So you’ve managed to forge yourself a six-month career break, or perhaps you’re just coming out of school. You’ve either saved up a ton of money or you plan to do so. If you’re reading this then you already know you’re going to spend this time and money on the road. But with so many options to choose from you haven’t made your mind up exactly what to do yet.
Broadly speaking, there are two ways you can “do” travel. You can pick a region and travel to as many places as possible with the money you have, living out of a backpack for several months. Or you can choose just one country that you have a special affinity for and live there for the duration of your trip. The latter might seem less exciting from a distance. After all, you’ll likely end up working, which was the thing you were hoping to escape. And why see one country when you can see nine?
There’s no doubt that backpacking offers life-changing travel experiences. But the power of choosing a country and really integrating with their culture should not be underestimated. In this blog I’ll take you through some of the factors you should consider if you’re undecided between these two methods of travel.
Cost vs. comfort
On the surface, it might seem like backpacking is a more expensive way to do things because of the costs associated with traveling from place to place. However, this is not necessarily the case. Many blogs will show you how you can backpack South America for $1,000 a month or less. If you stick to cheap hostels and bus travel your money will actually go a long way and you’ll be able to stay on the road for just as long. To live in Buenos Aires for a month, for example, you can expect to pay up to $1,000 just on rent. So that helps to put it into perspective.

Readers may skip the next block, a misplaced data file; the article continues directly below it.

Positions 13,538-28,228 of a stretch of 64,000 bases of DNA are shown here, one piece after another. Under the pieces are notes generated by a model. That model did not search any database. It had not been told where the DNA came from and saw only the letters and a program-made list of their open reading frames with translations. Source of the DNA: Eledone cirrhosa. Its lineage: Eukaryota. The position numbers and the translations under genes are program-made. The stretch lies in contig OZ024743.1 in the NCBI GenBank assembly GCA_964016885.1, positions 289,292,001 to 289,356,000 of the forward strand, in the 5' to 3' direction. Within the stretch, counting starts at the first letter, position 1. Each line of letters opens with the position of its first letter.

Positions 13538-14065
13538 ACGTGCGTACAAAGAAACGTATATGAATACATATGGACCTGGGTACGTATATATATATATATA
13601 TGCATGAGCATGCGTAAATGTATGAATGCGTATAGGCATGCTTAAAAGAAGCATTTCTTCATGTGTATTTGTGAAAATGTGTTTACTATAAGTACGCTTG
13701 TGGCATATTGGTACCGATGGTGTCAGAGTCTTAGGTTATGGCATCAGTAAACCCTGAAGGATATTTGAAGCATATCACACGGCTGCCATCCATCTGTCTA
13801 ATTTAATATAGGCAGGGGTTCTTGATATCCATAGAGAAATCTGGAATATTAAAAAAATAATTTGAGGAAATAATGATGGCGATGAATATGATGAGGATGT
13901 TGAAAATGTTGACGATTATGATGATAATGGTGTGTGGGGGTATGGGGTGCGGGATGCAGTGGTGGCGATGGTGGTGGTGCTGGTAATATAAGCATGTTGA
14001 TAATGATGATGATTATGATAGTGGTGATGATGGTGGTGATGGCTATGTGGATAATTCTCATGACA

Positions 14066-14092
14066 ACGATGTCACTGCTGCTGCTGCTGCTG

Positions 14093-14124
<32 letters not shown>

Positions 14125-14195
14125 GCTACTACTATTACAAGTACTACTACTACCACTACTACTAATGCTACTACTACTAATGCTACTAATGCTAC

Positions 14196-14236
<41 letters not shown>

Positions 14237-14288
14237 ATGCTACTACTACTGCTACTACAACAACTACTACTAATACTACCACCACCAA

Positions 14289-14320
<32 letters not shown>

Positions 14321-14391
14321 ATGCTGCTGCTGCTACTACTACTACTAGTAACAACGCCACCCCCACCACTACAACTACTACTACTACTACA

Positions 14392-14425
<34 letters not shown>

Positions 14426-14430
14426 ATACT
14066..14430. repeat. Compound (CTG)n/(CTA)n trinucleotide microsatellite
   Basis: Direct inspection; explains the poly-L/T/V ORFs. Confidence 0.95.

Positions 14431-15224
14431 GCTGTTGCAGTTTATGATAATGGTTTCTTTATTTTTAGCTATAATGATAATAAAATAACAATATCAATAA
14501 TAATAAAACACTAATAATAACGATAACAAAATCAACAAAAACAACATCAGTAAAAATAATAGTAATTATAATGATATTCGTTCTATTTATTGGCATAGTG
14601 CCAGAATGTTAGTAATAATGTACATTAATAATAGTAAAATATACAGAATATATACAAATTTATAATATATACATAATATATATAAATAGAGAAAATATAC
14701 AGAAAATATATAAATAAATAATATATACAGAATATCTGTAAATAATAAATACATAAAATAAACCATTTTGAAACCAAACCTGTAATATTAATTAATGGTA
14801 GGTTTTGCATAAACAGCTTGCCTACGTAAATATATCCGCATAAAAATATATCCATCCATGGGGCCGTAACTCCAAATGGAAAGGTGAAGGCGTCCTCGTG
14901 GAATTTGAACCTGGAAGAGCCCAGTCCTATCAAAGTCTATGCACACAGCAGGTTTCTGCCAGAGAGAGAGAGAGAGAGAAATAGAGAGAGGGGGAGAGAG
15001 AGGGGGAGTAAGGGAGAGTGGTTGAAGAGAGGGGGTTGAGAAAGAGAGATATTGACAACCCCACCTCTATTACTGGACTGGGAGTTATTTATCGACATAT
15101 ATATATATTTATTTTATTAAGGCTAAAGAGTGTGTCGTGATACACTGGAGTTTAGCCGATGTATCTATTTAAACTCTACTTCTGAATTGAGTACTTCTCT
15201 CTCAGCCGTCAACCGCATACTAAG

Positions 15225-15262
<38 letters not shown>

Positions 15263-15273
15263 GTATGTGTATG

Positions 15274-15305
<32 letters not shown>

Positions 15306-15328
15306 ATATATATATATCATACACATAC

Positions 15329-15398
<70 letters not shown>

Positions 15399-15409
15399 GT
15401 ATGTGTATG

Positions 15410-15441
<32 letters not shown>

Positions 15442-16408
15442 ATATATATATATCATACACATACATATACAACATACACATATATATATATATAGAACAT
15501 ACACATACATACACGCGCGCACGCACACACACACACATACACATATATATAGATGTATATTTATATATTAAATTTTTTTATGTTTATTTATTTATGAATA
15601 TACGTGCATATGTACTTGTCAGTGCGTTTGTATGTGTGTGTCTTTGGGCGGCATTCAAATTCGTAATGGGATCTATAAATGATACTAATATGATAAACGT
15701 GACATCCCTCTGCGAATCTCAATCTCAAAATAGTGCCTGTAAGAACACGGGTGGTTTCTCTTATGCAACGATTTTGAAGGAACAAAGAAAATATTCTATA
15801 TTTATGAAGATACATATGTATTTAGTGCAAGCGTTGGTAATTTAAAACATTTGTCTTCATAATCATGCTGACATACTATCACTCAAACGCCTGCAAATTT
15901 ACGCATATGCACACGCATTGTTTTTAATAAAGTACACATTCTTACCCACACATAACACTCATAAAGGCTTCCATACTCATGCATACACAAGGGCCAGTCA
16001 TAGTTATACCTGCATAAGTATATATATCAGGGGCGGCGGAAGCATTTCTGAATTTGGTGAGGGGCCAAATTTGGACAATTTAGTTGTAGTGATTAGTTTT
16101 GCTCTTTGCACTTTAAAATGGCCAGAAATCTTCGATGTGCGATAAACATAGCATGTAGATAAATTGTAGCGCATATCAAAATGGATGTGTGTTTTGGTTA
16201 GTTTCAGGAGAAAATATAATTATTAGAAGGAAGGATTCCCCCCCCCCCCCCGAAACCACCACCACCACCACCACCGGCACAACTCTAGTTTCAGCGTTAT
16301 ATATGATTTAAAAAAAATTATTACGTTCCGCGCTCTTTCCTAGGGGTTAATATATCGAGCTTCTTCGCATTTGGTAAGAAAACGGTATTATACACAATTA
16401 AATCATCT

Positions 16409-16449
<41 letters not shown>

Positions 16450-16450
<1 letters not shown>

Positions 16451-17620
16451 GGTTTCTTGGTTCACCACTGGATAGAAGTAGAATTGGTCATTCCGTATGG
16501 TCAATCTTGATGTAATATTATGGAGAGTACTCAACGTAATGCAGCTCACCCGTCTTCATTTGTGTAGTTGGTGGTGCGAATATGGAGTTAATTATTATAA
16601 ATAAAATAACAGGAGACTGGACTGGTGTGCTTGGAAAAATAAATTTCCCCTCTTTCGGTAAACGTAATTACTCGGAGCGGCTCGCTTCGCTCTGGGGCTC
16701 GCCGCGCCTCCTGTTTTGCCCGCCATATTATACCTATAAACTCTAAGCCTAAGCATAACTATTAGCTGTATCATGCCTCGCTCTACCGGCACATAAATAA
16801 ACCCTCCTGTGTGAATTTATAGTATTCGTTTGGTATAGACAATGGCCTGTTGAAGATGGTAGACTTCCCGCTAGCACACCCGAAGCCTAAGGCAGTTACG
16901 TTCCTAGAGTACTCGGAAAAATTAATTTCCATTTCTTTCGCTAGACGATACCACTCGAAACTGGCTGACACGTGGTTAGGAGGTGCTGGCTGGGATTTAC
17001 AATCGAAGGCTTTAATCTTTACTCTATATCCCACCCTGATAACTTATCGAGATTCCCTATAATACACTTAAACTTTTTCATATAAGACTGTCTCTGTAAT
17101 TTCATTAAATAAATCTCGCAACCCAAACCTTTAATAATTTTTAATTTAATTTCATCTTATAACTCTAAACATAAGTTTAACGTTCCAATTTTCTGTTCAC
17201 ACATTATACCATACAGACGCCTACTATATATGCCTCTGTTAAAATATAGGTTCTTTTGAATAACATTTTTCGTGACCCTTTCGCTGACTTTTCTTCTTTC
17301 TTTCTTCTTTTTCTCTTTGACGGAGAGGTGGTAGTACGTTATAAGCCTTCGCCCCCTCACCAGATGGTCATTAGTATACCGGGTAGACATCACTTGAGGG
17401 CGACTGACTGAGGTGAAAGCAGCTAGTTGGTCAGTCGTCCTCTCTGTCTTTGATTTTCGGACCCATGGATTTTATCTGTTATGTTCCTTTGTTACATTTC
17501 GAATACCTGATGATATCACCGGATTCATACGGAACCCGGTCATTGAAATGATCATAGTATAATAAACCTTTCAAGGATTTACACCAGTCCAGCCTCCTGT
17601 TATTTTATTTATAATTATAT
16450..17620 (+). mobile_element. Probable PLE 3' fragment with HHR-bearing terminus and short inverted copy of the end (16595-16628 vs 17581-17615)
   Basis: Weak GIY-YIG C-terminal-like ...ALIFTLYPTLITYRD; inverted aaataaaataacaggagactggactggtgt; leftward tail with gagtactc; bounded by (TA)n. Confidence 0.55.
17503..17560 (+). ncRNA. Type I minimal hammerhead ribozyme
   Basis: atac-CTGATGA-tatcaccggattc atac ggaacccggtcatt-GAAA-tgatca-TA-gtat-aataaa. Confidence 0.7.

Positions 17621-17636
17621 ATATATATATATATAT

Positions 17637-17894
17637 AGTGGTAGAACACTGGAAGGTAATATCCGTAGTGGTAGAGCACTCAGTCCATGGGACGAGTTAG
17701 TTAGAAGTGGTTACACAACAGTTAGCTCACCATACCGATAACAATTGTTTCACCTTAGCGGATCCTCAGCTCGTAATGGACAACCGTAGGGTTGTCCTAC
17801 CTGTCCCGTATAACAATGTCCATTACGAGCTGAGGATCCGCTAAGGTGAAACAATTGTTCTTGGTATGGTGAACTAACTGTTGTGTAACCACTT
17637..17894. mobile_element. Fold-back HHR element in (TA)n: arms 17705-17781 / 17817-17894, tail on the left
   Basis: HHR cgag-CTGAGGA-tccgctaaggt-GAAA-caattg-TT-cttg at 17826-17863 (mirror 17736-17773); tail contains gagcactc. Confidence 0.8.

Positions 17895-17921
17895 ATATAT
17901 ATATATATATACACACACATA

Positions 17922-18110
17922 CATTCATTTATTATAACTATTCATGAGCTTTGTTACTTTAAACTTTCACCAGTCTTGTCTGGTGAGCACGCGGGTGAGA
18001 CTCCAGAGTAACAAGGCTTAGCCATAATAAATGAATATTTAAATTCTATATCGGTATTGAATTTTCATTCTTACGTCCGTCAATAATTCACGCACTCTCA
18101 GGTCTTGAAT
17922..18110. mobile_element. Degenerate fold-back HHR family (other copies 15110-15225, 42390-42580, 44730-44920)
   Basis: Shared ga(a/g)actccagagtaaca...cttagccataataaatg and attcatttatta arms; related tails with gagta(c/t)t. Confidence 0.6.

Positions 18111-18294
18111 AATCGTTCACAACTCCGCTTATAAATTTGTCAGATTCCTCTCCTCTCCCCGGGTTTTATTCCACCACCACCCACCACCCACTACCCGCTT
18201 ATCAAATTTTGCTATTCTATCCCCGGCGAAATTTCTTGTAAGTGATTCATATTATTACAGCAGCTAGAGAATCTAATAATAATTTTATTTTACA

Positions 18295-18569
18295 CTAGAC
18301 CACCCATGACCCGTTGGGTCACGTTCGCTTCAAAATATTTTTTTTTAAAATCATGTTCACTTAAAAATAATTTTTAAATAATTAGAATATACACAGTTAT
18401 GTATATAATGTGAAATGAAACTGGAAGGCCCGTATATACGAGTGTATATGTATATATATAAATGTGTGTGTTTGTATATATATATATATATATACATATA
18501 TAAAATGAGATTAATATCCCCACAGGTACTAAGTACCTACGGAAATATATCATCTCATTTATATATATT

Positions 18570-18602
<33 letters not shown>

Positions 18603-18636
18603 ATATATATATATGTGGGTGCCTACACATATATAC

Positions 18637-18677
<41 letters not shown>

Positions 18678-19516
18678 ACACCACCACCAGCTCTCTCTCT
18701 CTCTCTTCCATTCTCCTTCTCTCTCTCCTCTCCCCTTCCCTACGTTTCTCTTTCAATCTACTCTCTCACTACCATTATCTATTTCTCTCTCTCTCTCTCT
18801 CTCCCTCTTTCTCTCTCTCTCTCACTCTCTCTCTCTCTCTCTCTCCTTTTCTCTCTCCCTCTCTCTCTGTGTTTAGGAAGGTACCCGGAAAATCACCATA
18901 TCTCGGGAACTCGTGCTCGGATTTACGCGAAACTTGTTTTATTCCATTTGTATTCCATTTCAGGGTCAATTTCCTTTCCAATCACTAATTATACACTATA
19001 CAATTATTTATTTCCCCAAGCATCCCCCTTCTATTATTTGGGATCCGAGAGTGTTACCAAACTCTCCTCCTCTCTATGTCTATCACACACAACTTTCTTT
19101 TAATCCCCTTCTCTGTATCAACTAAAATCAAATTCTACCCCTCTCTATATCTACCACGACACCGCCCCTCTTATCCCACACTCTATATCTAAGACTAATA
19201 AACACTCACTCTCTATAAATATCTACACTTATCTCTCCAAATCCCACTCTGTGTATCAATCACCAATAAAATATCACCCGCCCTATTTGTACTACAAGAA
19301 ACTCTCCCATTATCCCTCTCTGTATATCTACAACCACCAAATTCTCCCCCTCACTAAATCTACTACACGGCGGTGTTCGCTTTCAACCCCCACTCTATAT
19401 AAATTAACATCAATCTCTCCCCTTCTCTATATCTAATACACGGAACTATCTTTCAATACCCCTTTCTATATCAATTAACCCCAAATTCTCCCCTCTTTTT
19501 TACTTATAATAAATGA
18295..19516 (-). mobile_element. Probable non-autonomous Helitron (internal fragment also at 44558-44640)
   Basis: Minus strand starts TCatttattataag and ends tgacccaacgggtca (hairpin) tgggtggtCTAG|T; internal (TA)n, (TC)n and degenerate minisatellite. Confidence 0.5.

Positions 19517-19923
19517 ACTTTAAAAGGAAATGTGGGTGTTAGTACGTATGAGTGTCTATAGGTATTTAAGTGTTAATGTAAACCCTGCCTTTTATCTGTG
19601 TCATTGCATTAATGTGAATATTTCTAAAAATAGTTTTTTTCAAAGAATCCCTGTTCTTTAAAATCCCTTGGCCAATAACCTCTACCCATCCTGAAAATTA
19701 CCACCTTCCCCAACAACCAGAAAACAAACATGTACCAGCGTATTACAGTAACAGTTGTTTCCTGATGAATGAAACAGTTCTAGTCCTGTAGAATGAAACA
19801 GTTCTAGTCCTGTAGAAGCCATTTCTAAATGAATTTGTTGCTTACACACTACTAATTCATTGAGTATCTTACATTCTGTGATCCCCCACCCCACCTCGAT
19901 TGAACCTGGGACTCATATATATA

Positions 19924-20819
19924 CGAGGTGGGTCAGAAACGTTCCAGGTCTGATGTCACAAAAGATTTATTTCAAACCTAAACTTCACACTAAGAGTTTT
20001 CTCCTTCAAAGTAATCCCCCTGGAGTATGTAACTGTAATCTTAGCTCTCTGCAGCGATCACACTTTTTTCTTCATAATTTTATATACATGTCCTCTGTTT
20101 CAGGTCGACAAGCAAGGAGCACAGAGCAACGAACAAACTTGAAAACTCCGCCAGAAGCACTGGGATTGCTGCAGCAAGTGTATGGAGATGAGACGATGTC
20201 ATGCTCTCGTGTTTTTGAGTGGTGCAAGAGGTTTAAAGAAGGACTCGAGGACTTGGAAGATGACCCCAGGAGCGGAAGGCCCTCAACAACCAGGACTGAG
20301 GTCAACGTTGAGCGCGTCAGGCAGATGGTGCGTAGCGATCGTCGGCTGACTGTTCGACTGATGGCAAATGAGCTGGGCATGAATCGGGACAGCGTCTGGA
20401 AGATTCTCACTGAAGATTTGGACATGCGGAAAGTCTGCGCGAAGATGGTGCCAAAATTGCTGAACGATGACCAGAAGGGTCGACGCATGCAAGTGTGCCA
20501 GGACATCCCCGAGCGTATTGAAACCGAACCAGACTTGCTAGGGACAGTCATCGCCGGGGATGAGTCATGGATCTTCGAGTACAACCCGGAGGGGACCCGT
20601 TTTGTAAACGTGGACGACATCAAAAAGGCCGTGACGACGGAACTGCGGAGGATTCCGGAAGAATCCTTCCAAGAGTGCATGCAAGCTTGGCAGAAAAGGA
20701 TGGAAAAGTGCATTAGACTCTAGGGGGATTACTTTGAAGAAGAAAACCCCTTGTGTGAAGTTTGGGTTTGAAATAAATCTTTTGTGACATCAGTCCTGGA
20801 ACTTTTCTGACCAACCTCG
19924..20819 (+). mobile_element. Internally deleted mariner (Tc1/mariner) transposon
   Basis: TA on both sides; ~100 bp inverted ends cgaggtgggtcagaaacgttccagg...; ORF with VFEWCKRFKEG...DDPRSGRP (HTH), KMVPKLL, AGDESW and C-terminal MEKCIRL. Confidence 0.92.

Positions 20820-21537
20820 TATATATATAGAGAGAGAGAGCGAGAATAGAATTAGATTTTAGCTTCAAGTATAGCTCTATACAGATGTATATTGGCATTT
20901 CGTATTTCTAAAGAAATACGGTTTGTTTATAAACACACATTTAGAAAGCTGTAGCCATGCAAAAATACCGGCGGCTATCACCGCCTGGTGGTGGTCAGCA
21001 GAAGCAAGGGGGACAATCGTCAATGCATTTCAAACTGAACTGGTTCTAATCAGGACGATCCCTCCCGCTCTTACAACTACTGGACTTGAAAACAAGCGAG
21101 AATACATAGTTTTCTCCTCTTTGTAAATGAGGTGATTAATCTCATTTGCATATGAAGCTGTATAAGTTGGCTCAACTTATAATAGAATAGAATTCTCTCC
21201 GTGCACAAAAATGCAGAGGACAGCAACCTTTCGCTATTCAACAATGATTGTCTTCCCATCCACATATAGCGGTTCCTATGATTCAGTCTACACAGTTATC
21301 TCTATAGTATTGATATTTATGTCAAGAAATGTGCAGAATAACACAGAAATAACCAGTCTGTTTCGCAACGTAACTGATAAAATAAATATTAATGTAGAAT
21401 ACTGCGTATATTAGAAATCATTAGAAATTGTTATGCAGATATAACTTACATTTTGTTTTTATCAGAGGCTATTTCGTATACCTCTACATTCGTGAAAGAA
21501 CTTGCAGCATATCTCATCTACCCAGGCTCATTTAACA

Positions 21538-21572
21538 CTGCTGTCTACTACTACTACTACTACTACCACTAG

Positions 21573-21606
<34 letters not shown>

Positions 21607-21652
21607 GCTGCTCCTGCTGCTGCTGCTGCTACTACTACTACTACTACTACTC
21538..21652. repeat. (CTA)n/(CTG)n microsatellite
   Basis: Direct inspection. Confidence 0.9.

The trade-off, of course, is that your quality of life will be lower while backpacking. You’ll end up sleeping in some shady establishments just to make your cash go further. You’ll have little to no privacy. The fact that you have to carry everything with you at all times is tiring and leaves you feeling like you have no personal retreat. Roughing it is all part of the experience though and you certainly won’t be alone. So if you know really don’t care where you sleep or eat and you’re prepared for the intensity of the experience, you might decide that backpacking is more your thing.
Culture and variety
If you’re a “bucket lister” your heart is probably set on going everywhere in the world. Backpacking helps you to tick off those items faster. In 6 months, you could do almost every country in Latin America and return with tales of Machu Picchu, Iguazu Falls and the finest arepas. This might be your only shot to travel extensively for a while, maybe even ever. So if you really want to experience all of these places, it might seem a better use of time.
That said, you’re always on the periphery when you’re backpacking. Because you don’t spend much time in any given place, your understanding of the culture is less developed. You’ll probably spend most of your time with fellow Americans, Brits or Australians. The activities you do will be geared towards tourists. In this respect, as romantic as backpacking seems, you’re still on the outside looking in. You’re getting a mere snapshot of life in these countries without actually living it yourself.